Beginning in 1982, NWF’s Great Lakes Regional Center has built an exceptional team with deep knowledge of our region’s conservation challenges. We firmly believe that when communities are healthy, wildlife will flourish too. We recognize that Equity and Justice are essential to creating healthy habitats for all.
The land the City of Ann Arbor occupies is the ancestral, traditional, and contemporary lands of the Anishinaabeg – (including Odawa, Ojibwe and Boodewadomi) and Wyandot peoples. We further acknowledge that our City stands, like almost all property in the United States, on lands obtained, generally in unconscionable ways, from Indigenous Peoples. The taking of this land was formalized by the Treaty of Detroit in 1807. Knowing where we live, work, study, and recreate does not change the past, but a thorough understanding of the ongoing consequences of this past can empower us in our work to create a future that supports human flourishing and justice for all individuals
Learn more about the land you inhabit and existing land treaties here.
Here are our important programs that showcase the unique way we work. Take a look around, and visit our program pages for more information!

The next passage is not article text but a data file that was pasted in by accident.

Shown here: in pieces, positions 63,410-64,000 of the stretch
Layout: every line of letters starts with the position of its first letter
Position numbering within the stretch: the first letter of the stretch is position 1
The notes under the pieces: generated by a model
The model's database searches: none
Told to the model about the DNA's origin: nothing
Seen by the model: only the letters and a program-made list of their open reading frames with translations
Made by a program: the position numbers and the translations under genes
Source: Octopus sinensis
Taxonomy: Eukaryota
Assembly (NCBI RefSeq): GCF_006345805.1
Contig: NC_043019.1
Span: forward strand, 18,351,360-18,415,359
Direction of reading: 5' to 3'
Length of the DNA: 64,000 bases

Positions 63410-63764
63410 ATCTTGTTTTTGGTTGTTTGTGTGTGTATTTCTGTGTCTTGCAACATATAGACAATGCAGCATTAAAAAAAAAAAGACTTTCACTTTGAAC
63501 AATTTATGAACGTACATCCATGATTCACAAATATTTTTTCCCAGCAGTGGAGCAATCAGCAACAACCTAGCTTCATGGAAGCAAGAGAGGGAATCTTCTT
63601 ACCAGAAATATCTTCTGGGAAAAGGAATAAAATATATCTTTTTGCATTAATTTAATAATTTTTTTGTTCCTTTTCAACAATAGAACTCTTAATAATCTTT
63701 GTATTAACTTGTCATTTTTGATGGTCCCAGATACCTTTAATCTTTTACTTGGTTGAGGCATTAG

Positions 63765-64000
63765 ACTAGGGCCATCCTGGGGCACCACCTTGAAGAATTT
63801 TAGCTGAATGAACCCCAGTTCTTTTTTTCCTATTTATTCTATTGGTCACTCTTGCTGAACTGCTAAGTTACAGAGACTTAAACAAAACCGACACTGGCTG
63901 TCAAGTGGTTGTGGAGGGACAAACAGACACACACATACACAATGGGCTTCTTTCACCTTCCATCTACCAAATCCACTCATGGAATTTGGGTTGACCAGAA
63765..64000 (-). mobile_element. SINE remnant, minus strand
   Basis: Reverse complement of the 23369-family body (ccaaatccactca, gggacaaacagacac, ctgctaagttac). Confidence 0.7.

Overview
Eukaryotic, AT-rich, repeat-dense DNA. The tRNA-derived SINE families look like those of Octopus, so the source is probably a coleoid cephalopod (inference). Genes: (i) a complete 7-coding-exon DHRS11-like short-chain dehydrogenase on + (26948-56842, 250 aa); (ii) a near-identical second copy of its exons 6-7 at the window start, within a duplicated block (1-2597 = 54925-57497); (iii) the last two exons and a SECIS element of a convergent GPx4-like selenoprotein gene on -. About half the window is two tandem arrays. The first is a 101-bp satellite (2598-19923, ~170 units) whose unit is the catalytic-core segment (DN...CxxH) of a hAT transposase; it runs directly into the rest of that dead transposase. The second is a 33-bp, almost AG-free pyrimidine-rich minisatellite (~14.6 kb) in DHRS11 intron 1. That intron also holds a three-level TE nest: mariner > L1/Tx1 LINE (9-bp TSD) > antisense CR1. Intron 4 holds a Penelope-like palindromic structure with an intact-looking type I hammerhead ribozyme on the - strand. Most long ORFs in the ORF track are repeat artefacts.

The NWF-Great Lakes Regional Center works in many different ways to sustain healthy water from the Mississippi to the Ohio and across all of the Great Lakes.
Cultivating the next generation of conservation leaders. Working with houses of worship to install native plant habitats.
We are working to infuse Equity and Justice into every aspect of our work at NWF.
Protecting the Great Lakes by ensuring there are federal funds and strategies in place to prepare for the greatest threats facing them today.
The Great Lakes is home to a variety of wildlife, and our programs work to ensure all wildlife thrive.
Doing the work to prepare our homes, communities, public lands, and wildlife habitats for the effects of climate change.
We advocate for policy change that will improve the health and quality of the water, land, wildlife, and human communities that depend upon them.
More than one-third of U.S. fish and wildlife species are at risk of extinction in the coming decades. The National Wildlife Federation is on the ground in seven regions across the country, collaborating with 53 state and territory affiliates to reverse the crisis and ensure wildlife thrive.